If Governor Christie of New Jersey or Governor Cuomo of New York hope to be elected president or vice president, or be re-elected governor, on the basis of balancing their state budgets without raising taxes, they will want to do whatever they can to squash the proposal from the Port Authority of New York and New Jersey — which they control — to raise tolls to $17 from $8 for the Port Authority's bridges and tunnels.
The proposal, while outrageous, is nonetheless illuminating as an example of the political culture. Again and again, political leaders choose to delegate powers to unelected and unaccountable bodies — whether it is Congress delegating monetary policy to the Federal Reserve or these governors delegating the bridges and tunnels and airports to the Port Authority. The governors' statement says, "It is our joint intention to cooperatively address this issue without regard for partisanship or parochialism, as was the intention and spirit of the creation of the Port Authority as a regional entity in 1921." But sometimes a little — well, if not partisanship or parochialism, at least politics is useful, particularly if it keeps tolls down. These governors appoint the members of the Port Authority, and voters shouldn't be fooled by the pretending that the Authority is somehow distinct from the governors.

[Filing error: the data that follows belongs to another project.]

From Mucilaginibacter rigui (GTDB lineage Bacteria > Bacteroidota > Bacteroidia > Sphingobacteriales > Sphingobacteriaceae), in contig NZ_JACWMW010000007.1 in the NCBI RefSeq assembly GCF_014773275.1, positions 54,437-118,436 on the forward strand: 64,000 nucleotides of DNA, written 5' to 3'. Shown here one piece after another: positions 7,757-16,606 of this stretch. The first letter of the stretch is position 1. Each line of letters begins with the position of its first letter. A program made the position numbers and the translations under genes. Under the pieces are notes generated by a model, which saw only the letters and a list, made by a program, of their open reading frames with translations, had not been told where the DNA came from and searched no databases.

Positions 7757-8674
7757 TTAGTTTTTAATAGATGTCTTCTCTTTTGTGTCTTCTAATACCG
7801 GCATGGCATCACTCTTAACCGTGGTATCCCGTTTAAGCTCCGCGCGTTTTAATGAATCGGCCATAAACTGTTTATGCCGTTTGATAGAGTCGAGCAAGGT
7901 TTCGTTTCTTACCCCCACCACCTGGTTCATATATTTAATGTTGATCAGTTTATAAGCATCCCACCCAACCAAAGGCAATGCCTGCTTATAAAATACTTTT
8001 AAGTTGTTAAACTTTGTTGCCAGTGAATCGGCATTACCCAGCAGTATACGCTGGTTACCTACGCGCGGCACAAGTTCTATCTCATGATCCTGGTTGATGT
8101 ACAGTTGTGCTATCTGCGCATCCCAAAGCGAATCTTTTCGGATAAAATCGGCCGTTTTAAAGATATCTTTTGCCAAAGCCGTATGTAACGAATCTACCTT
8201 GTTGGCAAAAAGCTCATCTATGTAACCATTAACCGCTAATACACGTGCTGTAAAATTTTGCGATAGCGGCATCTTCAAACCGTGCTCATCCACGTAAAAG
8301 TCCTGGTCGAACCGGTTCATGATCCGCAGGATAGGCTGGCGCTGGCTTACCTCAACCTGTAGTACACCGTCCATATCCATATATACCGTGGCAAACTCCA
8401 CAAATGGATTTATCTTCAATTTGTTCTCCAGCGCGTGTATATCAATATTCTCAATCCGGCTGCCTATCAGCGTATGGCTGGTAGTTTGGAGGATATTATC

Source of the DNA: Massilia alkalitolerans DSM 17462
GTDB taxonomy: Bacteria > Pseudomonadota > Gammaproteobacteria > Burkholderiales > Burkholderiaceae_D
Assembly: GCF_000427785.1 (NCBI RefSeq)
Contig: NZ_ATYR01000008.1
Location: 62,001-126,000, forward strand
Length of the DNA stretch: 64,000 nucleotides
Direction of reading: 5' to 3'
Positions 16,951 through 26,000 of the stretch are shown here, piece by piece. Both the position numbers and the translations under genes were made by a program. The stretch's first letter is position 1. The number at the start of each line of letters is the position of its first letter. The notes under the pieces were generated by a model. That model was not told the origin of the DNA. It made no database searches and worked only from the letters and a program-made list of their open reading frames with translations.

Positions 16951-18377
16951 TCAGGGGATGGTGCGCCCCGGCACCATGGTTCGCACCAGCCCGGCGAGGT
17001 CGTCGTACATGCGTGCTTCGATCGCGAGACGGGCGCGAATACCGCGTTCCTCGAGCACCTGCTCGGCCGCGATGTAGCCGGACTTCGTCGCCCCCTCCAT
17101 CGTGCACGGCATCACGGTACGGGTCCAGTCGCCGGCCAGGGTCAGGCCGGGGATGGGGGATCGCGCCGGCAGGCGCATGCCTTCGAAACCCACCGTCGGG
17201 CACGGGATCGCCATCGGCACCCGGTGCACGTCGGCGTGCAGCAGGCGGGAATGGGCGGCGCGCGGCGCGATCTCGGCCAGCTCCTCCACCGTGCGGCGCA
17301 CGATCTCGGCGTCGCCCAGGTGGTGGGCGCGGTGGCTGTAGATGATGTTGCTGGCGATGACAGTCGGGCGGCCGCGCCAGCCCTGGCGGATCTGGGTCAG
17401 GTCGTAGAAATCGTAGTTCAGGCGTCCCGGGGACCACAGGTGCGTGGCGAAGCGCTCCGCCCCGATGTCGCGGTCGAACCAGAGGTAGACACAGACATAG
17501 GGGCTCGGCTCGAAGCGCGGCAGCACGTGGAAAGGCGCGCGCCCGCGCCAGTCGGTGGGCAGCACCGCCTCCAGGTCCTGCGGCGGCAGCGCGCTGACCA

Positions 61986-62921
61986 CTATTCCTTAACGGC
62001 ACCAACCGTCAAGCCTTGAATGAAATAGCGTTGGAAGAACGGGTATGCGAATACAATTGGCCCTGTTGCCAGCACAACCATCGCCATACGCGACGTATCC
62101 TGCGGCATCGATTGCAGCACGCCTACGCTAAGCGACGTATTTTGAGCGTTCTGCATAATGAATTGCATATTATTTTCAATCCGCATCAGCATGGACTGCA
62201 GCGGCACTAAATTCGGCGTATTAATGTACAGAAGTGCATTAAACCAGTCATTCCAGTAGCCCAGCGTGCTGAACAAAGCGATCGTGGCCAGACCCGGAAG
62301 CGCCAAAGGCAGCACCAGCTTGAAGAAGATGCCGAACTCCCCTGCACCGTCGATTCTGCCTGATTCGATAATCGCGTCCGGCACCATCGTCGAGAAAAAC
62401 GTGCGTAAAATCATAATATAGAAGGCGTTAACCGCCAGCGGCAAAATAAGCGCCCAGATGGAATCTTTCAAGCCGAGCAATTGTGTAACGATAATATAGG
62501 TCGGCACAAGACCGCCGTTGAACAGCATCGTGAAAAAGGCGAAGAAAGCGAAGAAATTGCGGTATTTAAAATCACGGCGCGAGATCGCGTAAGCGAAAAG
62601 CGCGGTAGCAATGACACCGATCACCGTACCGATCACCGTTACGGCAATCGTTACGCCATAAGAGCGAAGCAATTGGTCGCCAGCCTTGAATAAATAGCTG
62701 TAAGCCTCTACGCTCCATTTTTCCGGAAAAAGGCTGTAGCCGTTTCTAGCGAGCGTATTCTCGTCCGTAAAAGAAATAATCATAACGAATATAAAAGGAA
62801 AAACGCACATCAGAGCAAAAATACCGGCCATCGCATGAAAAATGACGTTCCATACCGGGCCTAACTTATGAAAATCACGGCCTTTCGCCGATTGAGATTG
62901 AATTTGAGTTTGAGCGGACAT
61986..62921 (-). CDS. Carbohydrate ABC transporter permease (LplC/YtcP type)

And it's also worth remembering how situational this pretended distinction is. When the Port Authority does something the governors are proud of, like accomplish something in rebuilding ground zero, the governors are quick to claim credit as if they deserve it themselves. But when the Port Authority does something the governors want to distance themselves from, they pretend they have nothing to do with it.
It's also an example of the behavioral economics phenomenon of anchoring. Once $9, or 112.5%, has been established in the public discussion as the opening bid for a toll increase, then drivers and voters are expected to be grateful and breath a sigh of relief when in the end, after the politicians intervene, the tolls only go up by a mere $4, or 50%. Like a lot of what passes from the mouths of government officials, it's not a bottom-line position, it's just an opening gambit, or posturing for position in advance of an eventual compromise.